Under ordinary circumstances, a horse like this would get whipped. And she has faced similar consequences before. I used to do that; make sure my horse was listening to my aids by giving a small squeeze with my leg and if the horse didn’t react, I would use the whip. A few well-timed smacks and the horse was up and going. I was proud that my horses were moving from the slightest leg aid.

But, I have changed. I now believe that to achieve true connection we must abandon the use of force. We have no right to force another living being into doing something they don’t want to do simply to please our own desires to “have fun”. That all said… What am I doing kicking my friend? Perhaps I shouldn’t even be in the arena trying to ride?

Little Love teaches me the art of letting go. I’m not always a very good student, but she is patient and kind and above all, she is forgiving. I don’t deserve her as my teacher. I try my best, but unfortunately I have to admit that I am only human. And us humans, we like to be in control, we like to have goals, we like to be doing instead of being – all things my horse teacher does not understand or even appreciate. We are also very, very slow to learn what life is really about.

Every time I make a little progress, Little Love takes me to another level. I have no idea where this will end, but I’m starting to get a faint idea. She may not be done with me until I have truly let go of everything I ever believed in. But one thing I know for sure; the more I let go, the more I gain in trust, friendship and respect. And not just that, I learn to be surprised by the generosity of a horse. Because, despite my mistakes, my butt headedness, my inability to let go fast enough, and the preconceived notions of equestrianism that still haunt me time to time, she manages to somehow meet me half way.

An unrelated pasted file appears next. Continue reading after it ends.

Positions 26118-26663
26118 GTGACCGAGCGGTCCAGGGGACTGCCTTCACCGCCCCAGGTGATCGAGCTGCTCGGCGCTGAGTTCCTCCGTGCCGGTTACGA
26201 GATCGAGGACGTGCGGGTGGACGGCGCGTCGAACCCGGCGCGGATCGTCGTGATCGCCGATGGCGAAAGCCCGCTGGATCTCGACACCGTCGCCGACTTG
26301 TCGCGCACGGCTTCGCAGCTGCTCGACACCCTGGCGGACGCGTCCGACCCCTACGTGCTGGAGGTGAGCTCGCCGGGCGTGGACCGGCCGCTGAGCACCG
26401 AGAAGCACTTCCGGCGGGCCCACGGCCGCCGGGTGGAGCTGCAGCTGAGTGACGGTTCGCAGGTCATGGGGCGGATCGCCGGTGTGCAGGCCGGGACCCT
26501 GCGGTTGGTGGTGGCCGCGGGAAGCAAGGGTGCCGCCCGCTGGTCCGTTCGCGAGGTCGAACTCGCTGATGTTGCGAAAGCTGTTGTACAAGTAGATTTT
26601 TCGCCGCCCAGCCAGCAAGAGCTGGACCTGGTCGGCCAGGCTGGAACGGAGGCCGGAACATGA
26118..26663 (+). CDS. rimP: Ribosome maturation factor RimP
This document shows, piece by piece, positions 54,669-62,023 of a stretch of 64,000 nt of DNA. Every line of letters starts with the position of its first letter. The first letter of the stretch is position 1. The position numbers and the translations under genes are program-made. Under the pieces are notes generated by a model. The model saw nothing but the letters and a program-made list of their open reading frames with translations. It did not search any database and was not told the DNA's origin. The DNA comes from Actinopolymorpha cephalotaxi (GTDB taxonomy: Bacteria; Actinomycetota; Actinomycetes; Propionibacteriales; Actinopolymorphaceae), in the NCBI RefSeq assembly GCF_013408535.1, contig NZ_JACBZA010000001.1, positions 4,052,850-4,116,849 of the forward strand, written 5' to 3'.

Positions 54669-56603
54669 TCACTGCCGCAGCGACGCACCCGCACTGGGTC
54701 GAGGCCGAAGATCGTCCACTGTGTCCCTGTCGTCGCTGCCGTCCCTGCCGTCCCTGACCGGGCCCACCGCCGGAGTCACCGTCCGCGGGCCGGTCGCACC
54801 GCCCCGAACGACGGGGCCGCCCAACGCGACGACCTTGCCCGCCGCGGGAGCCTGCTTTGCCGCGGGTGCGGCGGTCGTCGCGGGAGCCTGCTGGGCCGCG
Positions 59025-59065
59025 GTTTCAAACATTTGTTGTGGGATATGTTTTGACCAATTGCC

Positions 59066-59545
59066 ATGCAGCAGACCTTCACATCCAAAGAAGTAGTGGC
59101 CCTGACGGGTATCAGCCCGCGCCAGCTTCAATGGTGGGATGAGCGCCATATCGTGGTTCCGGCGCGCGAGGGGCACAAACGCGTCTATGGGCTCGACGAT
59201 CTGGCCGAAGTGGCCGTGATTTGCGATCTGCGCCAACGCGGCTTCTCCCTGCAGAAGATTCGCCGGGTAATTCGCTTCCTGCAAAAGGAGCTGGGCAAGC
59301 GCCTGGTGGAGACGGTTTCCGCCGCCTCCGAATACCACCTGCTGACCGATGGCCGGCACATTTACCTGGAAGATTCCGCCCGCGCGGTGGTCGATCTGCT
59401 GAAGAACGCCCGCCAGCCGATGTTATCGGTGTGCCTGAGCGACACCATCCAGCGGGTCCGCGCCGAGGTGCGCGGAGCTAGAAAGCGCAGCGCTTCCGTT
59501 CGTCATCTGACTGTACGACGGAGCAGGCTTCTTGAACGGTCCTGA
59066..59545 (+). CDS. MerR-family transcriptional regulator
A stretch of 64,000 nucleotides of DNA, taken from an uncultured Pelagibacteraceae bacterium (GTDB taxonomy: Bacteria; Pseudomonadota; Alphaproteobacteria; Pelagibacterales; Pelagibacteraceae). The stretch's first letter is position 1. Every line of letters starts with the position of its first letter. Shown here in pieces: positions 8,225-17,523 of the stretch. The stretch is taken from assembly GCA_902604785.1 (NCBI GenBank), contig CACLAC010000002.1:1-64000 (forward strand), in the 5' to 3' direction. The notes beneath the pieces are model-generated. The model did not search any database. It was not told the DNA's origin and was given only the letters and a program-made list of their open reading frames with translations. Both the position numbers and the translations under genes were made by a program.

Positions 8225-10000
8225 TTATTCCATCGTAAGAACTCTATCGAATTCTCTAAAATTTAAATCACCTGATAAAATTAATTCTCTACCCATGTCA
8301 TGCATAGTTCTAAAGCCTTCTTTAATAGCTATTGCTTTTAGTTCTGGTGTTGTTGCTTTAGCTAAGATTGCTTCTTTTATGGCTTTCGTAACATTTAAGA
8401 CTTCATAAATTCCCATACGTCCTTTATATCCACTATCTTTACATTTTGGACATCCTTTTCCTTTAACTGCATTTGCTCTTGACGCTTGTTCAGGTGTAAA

Yesterday, after a particularly good session or in-hand work, Little Love and I were walking in the indoor when I suddenly hear her think out loud: “Ride me bareback!”

What? I looked at Little Love and I swore she was smiling from ear to ear.

“Come on,” she seemed to say, “try it.”

I looked at the bench in the corner and thought: “Fine, if you let me get on, then I’ll do it.” I walked Little Love to the bench and she stood stock still while I climbed on. I guess it was meant to be.

It certainly was. I haven’t had such a great arena ride for months. There I was, riding bareback with a rope halter and Little Love was round and light and energetic and collected – just like that. I even managed to sit her enormous trot without falling off. What the heck? After ten minutes I got off with a smile on my face and thanked her. She licked and chewed as if to say: “Bet you didn’t expect it to be that good.”

No I didn’t. Now I just have to control my human brain and let go of the image it immediately created of me riding Little Love bareback in a rope halter all the way up to FEI level.

~ K
Be patient toward all that is unsolved in your heart and try to love the questions themselves like locked rooms and like books that are written in a very foreign tongue. Do not now seek the answers, which cannot be given you because you would not be able to live them. And the point is, to live everything. Live the questions now. Perhaps you will find them gradually, without noticing it, and live along some distant day into the answer. ~Rainer Maria Rilke, Letters to a Young Poet